called a concrete, which is a milk shake so thick that the server hands it
out the order window upside down, demonstrating that not a drop will drip

Pg. 322 (Bun's Restaurant, Delaware, OH):  ...and something known as a
"Bunwich" (Bun was the nickname of founder George Hoffman's son), which is
ham and cheese grilled on whole wheat.

Pg. 324 (Golden Plaza, Belle Valley, OH):  Broasted means pressure-cooked,
the results of  which is crisp-skinned pieces of ultra-moist white meat and
super-ultra-moist dark meat that slide off their bones at the slightest

Pg. 326 (Bendtsen's Bakery, Racine, WI):  If you don't know what a kringle
is, think of an ordinary Danish, like you have with morning coffee.  Now,
imagine its crust buttery and feather-light, almost like a croissant's, and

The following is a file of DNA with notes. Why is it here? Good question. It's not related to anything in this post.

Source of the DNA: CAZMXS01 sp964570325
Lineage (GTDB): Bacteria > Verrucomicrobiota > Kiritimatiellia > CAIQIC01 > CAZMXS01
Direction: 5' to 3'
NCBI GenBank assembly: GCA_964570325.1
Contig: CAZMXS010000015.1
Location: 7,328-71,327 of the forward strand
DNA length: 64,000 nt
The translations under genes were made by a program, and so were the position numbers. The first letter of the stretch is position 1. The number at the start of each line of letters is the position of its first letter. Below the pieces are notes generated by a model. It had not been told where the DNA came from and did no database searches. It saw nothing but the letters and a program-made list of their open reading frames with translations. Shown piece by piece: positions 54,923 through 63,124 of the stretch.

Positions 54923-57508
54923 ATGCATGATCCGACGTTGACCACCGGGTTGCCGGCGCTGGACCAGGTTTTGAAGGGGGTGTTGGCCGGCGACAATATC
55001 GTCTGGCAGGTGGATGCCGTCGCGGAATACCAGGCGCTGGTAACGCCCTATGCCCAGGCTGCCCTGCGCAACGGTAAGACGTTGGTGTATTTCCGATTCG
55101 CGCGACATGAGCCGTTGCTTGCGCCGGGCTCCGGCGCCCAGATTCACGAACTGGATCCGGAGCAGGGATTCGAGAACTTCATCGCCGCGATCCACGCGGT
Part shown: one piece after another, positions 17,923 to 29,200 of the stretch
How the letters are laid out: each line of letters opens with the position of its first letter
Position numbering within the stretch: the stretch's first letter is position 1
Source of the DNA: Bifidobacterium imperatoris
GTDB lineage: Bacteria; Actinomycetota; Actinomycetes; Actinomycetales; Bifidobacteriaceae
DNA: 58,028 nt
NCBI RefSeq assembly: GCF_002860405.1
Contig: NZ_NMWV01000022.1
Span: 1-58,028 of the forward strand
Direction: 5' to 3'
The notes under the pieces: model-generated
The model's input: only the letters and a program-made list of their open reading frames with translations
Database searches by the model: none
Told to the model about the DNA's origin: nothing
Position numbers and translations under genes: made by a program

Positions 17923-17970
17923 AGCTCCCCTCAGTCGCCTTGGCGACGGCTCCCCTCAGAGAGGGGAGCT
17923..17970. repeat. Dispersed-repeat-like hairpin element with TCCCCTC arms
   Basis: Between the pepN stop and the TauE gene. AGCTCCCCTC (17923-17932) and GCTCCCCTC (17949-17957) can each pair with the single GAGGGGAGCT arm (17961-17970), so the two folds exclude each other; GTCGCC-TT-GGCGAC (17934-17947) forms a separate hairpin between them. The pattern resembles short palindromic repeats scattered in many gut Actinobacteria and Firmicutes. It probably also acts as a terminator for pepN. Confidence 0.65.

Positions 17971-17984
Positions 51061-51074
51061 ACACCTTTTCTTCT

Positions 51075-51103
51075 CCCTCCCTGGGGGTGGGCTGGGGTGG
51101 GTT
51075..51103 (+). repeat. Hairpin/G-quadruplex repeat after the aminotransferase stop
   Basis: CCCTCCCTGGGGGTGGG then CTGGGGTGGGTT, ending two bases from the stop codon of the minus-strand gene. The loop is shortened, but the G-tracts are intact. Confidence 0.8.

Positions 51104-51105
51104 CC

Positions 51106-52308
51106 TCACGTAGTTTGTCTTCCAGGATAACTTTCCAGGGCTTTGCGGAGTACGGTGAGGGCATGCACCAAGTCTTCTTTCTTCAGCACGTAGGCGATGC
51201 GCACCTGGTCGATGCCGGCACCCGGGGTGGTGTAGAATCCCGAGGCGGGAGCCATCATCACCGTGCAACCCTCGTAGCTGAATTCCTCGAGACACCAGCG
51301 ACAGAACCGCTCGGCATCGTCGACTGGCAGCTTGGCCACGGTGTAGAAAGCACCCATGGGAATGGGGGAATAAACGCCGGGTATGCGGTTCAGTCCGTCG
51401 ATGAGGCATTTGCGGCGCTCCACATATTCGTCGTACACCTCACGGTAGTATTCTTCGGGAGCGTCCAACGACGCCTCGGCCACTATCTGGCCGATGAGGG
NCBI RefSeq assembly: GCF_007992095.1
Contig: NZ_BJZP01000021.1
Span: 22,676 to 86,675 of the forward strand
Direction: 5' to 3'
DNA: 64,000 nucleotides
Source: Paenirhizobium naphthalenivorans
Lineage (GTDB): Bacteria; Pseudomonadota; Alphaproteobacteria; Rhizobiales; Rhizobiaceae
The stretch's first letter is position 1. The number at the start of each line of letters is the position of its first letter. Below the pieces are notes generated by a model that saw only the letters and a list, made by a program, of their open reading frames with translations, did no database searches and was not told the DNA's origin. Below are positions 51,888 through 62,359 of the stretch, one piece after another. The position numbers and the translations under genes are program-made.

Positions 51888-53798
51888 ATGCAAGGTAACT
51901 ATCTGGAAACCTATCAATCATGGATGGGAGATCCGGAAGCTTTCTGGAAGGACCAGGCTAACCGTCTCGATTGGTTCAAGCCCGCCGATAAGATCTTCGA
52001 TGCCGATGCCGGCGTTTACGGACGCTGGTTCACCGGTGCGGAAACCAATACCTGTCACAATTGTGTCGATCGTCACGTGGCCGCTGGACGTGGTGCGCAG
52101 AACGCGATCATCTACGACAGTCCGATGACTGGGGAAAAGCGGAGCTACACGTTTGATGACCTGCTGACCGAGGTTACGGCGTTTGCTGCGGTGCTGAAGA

fill it with a ribbon of pecan paste and chopped nuts, or a layer of almond
macaroon paste, or a tunnel of cherry and cheese.  Picture it as bug as a
Christmas wreath, a ring that is about a foot nad a half across and iced with
sugar glaze or flavored frosting.  There you have one of the great breakfast
(or tea time) treats in America, a dish that is virtually unknown outside the
city of Racine.
("Kringle" is mentioned by John Mariani, who cites the Sterns.  DARE is based
in Wisconsin, but didn't think enough of "kringle" to include it?  Joan,
Luanne, what do you have for breakfast??--ed.)

Pg. 328 (Chili John's, Green Bay, WI):  The style of chili that John invented
is now popular throughout Wisconsin, but the best place to have it is at the
original location.  Here in Green Bay, many people know it as "Texas-style"
chili, apparently referring to the fact that it's peppery; but in fact, it's
(The Sterns have a recent book called CHILI NATION--ed.)

Pg. 330 (Jo's Cafe, Milwaukee, WI):  Hoffel poffel isn't widely known
anywhere else in the U.S. that we are aware of, although we have seen